Best Hidden Reminder That Borders Don't Last Phoenix 2011 - Monument Hill
A hard-to-find monument on top of a hill in the Southwest Valley stands as a reminder that massive swaths of Arizona and the Southwest region of this country once belonged to Mexico. But it was all lost during the Mexican War, fought from 1846 to 1848.
The site, known as Monument Hill, is just east of the Phoenix International Raceway track in Avondale, at the top of a fairly easy hike that starts near Avondale Boulevard and Baseline Road.
A concrete "X" marks the spot on the hill where surveying began in 1851 by Andrew B. Gray and Lt. A. W. Whipple, American surveyors. The land survey was part of the deal struck with the Treaty of Guadalupe Hidalgo, signed in 1848, to resolve disputes over the new U.S.-Mexico boundaries.
With much debate over ownership of the land, the U.S. government ended up purchasing about 32,000 square miles of land from Mexico as part of the Gadsden Purchase. The Estrella Mountains that run through Goodyear, once part of Mexico, were enveloped into American soil and later became Maricopa County's first regional park.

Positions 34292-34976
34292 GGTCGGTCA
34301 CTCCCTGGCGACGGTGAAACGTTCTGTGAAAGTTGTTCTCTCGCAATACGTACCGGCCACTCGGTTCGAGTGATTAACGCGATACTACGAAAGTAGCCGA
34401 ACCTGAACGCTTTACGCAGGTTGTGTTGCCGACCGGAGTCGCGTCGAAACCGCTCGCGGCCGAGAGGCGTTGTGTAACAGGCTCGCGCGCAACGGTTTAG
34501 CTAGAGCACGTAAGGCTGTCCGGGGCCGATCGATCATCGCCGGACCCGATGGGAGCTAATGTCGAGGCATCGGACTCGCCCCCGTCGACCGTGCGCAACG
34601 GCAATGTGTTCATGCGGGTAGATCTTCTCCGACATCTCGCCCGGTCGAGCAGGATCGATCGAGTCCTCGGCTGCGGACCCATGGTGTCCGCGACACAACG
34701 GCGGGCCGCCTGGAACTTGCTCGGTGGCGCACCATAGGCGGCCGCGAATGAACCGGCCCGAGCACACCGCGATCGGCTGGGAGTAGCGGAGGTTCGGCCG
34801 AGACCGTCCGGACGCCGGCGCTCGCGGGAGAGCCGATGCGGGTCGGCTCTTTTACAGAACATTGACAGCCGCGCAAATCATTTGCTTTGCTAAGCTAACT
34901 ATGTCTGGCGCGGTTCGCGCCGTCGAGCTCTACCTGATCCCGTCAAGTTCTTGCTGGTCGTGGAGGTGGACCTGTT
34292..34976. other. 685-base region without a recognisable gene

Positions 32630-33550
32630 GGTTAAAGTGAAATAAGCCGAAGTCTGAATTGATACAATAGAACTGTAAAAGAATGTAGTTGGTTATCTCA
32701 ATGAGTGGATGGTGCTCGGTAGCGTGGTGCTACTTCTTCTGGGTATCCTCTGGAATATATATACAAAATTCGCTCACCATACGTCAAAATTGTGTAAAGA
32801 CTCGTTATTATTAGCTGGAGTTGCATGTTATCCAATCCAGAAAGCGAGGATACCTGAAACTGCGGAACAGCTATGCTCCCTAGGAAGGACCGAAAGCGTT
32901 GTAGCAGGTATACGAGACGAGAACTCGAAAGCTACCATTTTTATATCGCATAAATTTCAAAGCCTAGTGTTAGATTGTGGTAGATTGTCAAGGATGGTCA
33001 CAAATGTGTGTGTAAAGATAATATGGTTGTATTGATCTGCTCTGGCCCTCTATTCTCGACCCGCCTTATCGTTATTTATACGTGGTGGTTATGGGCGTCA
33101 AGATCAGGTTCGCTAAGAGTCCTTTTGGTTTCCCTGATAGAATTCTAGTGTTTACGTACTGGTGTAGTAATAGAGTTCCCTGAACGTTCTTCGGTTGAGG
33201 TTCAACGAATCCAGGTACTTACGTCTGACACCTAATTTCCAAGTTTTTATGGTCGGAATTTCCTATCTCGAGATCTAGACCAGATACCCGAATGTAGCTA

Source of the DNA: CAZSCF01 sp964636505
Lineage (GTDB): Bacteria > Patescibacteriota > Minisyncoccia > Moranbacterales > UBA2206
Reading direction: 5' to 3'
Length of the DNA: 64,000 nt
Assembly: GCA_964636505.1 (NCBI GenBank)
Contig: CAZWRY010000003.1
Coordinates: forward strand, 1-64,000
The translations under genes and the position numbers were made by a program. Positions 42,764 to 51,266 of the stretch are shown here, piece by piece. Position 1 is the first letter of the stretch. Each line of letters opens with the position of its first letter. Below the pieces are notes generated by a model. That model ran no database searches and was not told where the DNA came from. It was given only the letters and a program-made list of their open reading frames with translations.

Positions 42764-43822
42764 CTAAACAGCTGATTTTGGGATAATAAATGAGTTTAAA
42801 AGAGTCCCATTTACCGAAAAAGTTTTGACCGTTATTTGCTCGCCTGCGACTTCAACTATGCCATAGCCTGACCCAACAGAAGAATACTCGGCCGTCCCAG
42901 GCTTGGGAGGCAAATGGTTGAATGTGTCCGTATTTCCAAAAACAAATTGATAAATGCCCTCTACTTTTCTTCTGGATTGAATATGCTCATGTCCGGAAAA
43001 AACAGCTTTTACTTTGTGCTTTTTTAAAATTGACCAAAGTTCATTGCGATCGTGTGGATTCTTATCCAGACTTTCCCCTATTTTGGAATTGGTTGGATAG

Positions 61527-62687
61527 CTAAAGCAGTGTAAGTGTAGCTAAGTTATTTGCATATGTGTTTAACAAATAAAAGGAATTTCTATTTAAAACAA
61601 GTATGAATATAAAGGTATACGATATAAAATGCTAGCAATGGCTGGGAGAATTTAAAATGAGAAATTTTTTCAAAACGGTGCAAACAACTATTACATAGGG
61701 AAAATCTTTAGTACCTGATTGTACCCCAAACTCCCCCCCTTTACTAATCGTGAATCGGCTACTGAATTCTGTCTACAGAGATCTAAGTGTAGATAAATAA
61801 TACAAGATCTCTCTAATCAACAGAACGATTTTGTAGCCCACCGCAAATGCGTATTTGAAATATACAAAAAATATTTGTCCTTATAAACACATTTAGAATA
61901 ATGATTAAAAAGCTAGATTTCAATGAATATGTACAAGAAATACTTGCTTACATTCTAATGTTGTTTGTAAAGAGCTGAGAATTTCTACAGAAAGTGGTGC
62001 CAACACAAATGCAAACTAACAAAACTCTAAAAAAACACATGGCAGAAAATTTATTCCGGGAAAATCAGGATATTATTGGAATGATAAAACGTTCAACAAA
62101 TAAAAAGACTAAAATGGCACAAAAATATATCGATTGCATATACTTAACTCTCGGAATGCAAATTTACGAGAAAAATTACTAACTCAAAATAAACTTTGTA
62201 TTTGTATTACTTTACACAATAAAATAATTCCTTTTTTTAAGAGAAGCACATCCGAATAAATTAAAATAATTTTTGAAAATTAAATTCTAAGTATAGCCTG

From Avondale, a book by Jerry Squire and the City of Avondale: "The job was finished after much government red tape, Native American uprisings, long bouts of boredom because of the terrains and weather conditions, and even episodes of drunkenness. It is rumored that the crew became weary and wanted to return home so they cut the survey short, and Arizona never got its ocean port off the Sea of Cortez."
There were more complicated political decisions that ultimately denied Arizona beachfront property, but we won't bore you with those. Drunk and weary surveyors make for a much better story.
While the original monument was built on the initial point in 1851, the giant "X" was dedicated in April 1984. A press release announcing that ceremony noted that "a low, inconspicuous knoll 15 miles southwest of Phoenix takes on celebrity status . . . as the most important hill in Arizona."